Two days ago my mom told me she couldn’t move. I tried to help her get up to go to the bathroom. As she gripped her walker (which she uses rarely), I held her from behind to try to guide her throughout our home. She started to fall. I decided there was no way we could make it, and as I guided back to her chair, I watched her feet buckle under her.
My mother has a number of health problems, but I’ve never seen her do this before. Her body was like heavy Jell-O.
Upon recommendation from my mother’s dialysis nurse, I had my mother sent by ambulance to the Emergency Room, where they tried to administer medicine and food to her and she was unable to keep anything in her system. I couldn’t join her because I was sick myself with a cold – and in retrospect, I’m glad I opted to stay home.
My mother was diagnosed with Norovirus, which has been rapidly spreading across various parts of the country. It was brought to the U.S. on cruise ships in December 2012. It is highly contagious, and since it was brought to the states, it’s put many areas at a standstill. A school in nearby Lincoln, Arkansas was shut down a few weeks ago because of a Norovirus outbreak.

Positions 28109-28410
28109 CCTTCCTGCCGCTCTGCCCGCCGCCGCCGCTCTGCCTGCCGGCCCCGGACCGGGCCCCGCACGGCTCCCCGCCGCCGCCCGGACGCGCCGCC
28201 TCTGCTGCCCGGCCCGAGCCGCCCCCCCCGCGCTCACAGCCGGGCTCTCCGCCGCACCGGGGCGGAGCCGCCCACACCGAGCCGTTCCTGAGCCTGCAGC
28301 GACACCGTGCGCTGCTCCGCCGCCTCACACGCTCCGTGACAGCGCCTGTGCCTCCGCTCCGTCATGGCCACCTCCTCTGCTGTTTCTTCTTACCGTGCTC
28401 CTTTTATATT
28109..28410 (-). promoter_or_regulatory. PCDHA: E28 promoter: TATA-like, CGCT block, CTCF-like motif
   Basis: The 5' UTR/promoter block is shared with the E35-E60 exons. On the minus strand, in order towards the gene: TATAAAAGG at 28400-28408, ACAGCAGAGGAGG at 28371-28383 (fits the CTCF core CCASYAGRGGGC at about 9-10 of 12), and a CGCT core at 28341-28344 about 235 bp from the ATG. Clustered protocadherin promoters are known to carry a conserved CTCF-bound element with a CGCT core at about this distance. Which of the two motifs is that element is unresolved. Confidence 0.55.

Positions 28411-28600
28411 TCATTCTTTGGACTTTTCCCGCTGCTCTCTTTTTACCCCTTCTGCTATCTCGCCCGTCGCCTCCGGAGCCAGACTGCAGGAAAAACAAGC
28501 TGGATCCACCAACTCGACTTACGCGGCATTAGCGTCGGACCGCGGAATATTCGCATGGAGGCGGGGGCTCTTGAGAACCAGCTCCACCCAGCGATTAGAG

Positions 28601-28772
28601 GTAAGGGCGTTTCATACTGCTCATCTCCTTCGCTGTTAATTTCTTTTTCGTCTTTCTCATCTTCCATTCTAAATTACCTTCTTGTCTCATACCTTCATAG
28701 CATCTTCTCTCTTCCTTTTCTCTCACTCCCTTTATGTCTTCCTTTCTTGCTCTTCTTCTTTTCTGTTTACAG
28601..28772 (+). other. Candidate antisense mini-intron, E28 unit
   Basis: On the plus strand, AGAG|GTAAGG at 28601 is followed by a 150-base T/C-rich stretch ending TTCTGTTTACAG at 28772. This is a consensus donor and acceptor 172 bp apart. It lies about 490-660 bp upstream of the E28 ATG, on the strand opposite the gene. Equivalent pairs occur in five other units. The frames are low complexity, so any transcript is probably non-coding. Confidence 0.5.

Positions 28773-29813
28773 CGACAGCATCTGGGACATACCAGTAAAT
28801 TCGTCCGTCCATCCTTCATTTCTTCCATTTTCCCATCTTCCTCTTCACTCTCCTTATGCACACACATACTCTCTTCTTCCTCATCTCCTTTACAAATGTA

Since my mother was diagnosed, I have learned there are several ways you can protect yourself from contracting this illness. Wash your hands (soap and water, not liquid hand sanitizer), do not take care of anyone who is sick if you are sick, do not drink after people and meticulously clean with cleaners that include bleach.
Should you come down with this illness (I’m still unsure if I’ll get it or not), you need to drink plenty of fluids. Keep some Pedialyte on hand; apple juice is also good. Here is a handy widget from the Centers for Disease Control that you can embed into your own site:
There is no treatment for Norovirus; you just have to sit it out and get plenty of fluids in your system. But do not hesitate to go to the emergency room for treatment if you feel you need to. Because my mother is diabetic and a dialysis patient, we and her medical professionals thought it best for her to be hospitalized.
Here’s a great interview with Kristen Gibson, an assistant professor of molecular food safety and microbiology at the University of Arkansas. Having studied Norovirus for a decade, Prof. Gibson explains the symptoms and causes of Norovirus, why it is spreading across schools, how you can prevent yourself from contracting it, and what to do if you do contract the virus.
This has been a really scary weekend, and normally I would not share such personal information with my readers, but since there are serious outbreaks happening across the country, I wanted you to be aware of how serious this is.
Here are some more resources: